American Journal of Law & Medicine

Health reform: what's insurance got to do with it? Recognizing health insurance as a separate species of insurance. (Follow the Money: The Impact of Economic on the Delivery of Health Care)


Health reform debates in the United States are typically conducted using the language of insurance) President Barack Obama described his hopes for expanding access to care as "health insurance reform." (2) Both proponents and opponents of reform debated the merits of reform proposals leading to the Patient Protection and Affordable Care Act of 2010 in insurance terms. (3) Yet, disagreements over the structure of reform reveal deep differences in what proponents and opponents of reform mean by insurance and the role it should play in mediating access to health care. Scholars of insurance law are likely to describe insurance somewhat narrowly as a risk spreading device. (4) Industry representatives, among others, often view conventional indemnity insurance as the norm. (5) From this perspective, reforms that move too far beyond underwriting risks can be seen as undermining actuarial fairness, threatening the very idea of insurance and possibly the industry itself. (6) In contrast, most reform proponents discuss insurance as though it were simply a mechanism for financing health care: Health insurance ought to be universally available (on affordable terms, if not free), because health care ought to be universally available, (7) perhaps a human right. (8) From this perspective, most underwriting techniques are incompatible with the goals of reform. (9)

I have argued elsewhere that such conflicting conceptions of health insurance can impede agreement on a unified structure of reform. (10) Here, I argue that it is possible to reconcile these conceptions if we recognize health insurance as a separate species of insurance--distinct in function, and therefore content, from conventional indemnity insurance models. Both regulation and industry practices already have moved health insurance a long way toward becoming an identifiably separate species by limiting some risk classification methods, but universal coverage requires purging or greatly circumscribing most tools of conventional insurance. In addition, health plans no longer limit coverage to fortuitous losses, as does conventional indemnity insurance; by covering preventive care, they have added a service component to pay for regular care. This is a familiar concept in social insurance systems, which are more concerned with financing care than spreading risk. The role of insurance in such systems, especially in Western European countries, offers a model for integrating insurance plans and actuarial expertise into a financing mechanism for universal access to care. (11)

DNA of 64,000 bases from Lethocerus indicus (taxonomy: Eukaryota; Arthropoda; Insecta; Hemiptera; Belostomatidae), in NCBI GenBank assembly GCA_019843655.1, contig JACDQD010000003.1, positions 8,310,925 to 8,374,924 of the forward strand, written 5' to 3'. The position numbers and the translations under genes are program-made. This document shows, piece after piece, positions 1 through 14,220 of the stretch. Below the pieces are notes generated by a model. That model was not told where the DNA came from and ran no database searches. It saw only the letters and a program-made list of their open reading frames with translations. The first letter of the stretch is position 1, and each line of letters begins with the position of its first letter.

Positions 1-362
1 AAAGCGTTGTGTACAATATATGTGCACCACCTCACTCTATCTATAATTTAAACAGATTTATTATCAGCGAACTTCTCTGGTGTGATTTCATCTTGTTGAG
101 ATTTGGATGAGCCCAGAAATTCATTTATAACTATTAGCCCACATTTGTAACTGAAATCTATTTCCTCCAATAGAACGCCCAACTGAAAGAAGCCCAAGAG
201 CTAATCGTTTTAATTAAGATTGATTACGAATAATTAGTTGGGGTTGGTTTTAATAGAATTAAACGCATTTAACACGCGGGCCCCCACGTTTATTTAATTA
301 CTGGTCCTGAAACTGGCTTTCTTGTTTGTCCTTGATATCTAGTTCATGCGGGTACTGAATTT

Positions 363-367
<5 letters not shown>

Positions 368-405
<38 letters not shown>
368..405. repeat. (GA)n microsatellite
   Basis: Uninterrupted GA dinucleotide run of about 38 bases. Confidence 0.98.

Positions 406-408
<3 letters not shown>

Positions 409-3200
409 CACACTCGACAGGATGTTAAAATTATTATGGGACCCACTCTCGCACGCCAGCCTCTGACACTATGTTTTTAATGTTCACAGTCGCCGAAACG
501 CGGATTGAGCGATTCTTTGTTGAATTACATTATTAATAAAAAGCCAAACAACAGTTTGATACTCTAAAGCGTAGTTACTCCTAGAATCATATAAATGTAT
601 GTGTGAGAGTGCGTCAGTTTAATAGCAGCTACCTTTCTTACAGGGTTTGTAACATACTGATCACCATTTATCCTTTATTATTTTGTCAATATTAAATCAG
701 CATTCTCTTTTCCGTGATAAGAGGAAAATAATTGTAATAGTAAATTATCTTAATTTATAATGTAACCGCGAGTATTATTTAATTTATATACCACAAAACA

Thus, health insurance can be, and to a large extent already is, a separate species of insurance. Little conventional insurance remains in today's health plans, (12) and there is little reason to believe that conventional insurance is necessary to provide access to health care. (13) However, even our hybrid species of health insurance is not likely to be universally affordable without ensuring participation by virtually all Americans. (14)

II. CONVENTIONAL INSURANCE RISK CLASSIFICATIONS ARE INCOMPATIBLE WITH EXPANDED ACCESS A key goal of health reform is to give everyone access to health care.

Health insurance is simply a means to that larger end: appropriate, affordable health care regardless of employment, residence, health status, age or other factors that currently inhibit access. To use insurance to pay for care, insurance must be available to everyone. Thus, as reform proposals recommended, the 2010 Act requires plans to pay for health care in ways that necessarily limit the scope of conventional insurance techniques. President Obama and members of Congress stressed that reform legislation should prohibit insurers from classifying people according to their risks in order to refuse coverage or greatly increase insurance premiums. (15) The 2010 Act, (16) as well as the Affordable Health Care for America Act, (17) which the House of Representatives passed on November 7, 2009, and virtually all the reform bills seriously considered by Congressional Committees, prohibit insurers (18) from refusing to cover preexisting medical conditions, (19) refusing people coverage because of their medical history, (20) dropping coverage after illness occurs, (21) discriminating on the basis of health status, (22) discriminating in benefits on the basis of age or disability, (23) charging much higher premiums on the basis of age, (24) providing less coverage for mental health and substance abuse disorder benefits than for medical conditions, (25) capping the dollar amount of coverage, (26) and charging high out-of-pocket expenses. (27) The public also appears to support regulating health insurance coverage in this manner. (28)